Today is, perhaps, the biggest day on the health communications calendar. At 6 p.m., the American Society for Clinical Oncology will release thousands of abstracts on recent advances in cancer to be presented at its annual meeting next month, all of them expanding our understanding of the country’s second-largest killer. Reporters will spend the day being briefed on some of that research, Wall Street insiders will spend the night poring over abstracts, publishing telephone-book-sized notes by this time tomorrow morning.
But as I’ve written before, even with all the attention, media coverage will focus on a tiny number of studies. Of the 4,000-plus pieces of research released today, perhaps 10 will be mentioned in the national media tomorrow. Trade media will note a dozen or two more in the weeks to come. At the meeting itself, another small handful of topics will get attention.
The mathematics is somewhat sobering. If tradition holds, more than 99 percent of all abstracts will never get a second look by the press. This is not exactly the fault of the media: this is a volume-of-information problem, and one that the media are struggling with, valiantly. And yet it’s fair to say that a lot of those abstracts deserve a deeper look, if not by the New York Times or Oncology Times, then by *someone*: a physician in the area, a patient with deep knowledge, a researcher in a related area.
But as anyone who has wandered the packed rooms and halls of ASCO before knows, many of these presentations *are* being given that deeper look. It’s just that there is no mechanism to gather feedback. What if that were to change? What if if every presentation, every poster, every scrap of research at ASCO could be easily commented upon? The meeting would get flipped on its head: instead of only the most touted research getting public comment and scrutiny, a much broader swath of the program would suddenly be fair game.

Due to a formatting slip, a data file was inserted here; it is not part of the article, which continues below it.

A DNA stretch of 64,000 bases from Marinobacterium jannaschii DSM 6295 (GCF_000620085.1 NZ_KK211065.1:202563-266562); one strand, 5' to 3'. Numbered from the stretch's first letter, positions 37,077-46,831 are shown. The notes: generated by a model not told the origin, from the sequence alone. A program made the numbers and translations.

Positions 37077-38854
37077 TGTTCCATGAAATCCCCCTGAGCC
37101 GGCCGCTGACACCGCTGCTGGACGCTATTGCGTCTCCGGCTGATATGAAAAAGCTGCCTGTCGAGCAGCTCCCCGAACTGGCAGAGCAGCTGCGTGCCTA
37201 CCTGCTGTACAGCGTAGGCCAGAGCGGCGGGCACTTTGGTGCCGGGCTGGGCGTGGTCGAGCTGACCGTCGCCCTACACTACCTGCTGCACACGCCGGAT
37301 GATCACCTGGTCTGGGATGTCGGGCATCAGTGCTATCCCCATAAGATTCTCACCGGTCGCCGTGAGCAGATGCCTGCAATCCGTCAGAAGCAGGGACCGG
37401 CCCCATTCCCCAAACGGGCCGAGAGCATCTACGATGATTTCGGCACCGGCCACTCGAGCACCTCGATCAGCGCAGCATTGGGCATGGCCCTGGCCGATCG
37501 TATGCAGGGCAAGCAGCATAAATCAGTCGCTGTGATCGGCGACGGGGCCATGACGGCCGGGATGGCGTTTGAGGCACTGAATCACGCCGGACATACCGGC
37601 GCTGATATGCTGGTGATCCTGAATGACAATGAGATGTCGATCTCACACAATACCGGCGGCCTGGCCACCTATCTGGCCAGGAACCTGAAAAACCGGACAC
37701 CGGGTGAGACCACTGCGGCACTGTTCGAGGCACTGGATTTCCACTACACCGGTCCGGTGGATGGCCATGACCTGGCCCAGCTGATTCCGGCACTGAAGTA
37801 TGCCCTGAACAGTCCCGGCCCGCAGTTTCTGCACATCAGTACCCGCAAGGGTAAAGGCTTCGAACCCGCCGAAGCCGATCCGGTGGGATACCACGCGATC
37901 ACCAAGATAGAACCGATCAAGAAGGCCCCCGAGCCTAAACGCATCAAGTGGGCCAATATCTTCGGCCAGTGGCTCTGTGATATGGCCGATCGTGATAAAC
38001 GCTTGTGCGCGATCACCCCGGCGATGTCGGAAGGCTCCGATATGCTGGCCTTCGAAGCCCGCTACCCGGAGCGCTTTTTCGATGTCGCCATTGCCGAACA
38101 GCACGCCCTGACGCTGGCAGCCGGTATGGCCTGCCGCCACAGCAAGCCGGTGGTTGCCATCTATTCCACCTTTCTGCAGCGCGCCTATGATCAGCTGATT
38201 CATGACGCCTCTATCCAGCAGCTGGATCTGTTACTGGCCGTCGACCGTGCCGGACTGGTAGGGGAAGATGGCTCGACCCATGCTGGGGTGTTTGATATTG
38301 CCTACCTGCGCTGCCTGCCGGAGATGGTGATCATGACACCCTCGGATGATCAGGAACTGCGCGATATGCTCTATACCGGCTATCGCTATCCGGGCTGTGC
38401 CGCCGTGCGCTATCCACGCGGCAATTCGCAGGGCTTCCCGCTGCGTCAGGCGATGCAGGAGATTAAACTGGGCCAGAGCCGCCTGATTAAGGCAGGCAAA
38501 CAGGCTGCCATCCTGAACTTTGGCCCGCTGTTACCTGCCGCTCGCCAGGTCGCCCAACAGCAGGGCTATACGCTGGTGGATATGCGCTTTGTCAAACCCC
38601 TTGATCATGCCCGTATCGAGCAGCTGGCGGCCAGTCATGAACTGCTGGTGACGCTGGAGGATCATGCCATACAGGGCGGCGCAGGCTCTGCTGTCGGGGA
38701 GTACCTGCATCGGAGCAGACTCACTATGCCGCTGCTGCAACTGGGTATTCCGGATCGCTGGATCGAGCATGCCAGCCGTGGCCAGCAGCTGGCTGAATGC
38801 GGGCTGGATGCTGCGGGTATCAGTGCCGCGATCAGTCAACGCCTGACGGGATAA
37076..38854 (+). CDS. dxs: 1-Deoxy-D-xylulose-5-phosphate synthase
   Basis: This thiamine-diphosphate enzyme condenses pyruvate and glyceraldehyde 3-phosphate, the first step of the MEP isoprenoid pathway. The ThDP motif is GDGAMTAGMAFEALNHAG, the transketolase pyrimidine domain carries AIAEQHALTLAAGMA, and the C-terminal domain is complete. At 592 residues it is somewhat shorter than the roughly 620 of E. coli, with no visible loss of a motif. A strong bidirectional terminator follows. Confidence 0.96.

That would be a huge added value for health care providers and patients alike. How do we get there? Here is my modest proposal:
- Attach a QR code to every piece of research being presented, from the online abstract to the physical poster.
- Make sure that QR links back to a single, unique page for every every abstract.
- Let researchers append additional materials to the abstract: final posters, links to methods or background.
- Ensure that the pages are open for commenting (and bonus points for making them tweetable or likeable on Facebook).
- Let the masses have at it, and keep those abstracts and comments up for posterity.
This is clearly not doable for 2011, but imagine how this could change the game in 2012. To be sure, there are obstacles. Science hasn’t traditionally done peer review in public. There are technical challenges and the traditional issues with moderation. And there is a likelihood that, for the vast majority of the abstracts, no one would comment, “Like,” tweet or otherwise share. But it wouldn’t matter. Right now, the number of abstracts that receive even a passing mention from the media probably totals less than 100, and the number that gets major attention is far, far smaller. If even 5 percent of abstracts receive additional commentary, the amount of perspective on the meeting will quadruple.
ASCO is too big, too important to limit coverage to just a handful of items. “Socializing” the media would allow the meeting to live up to its reputation as the medical meeting of the year. See you there.
(Note to clients: in advance of the meeting, WCG is publishing its Oncology Media Guide, an overview of the outlets and trends shaping the cancer landscape. If you’re interested in receiving a copy, please contact me or your client partner.)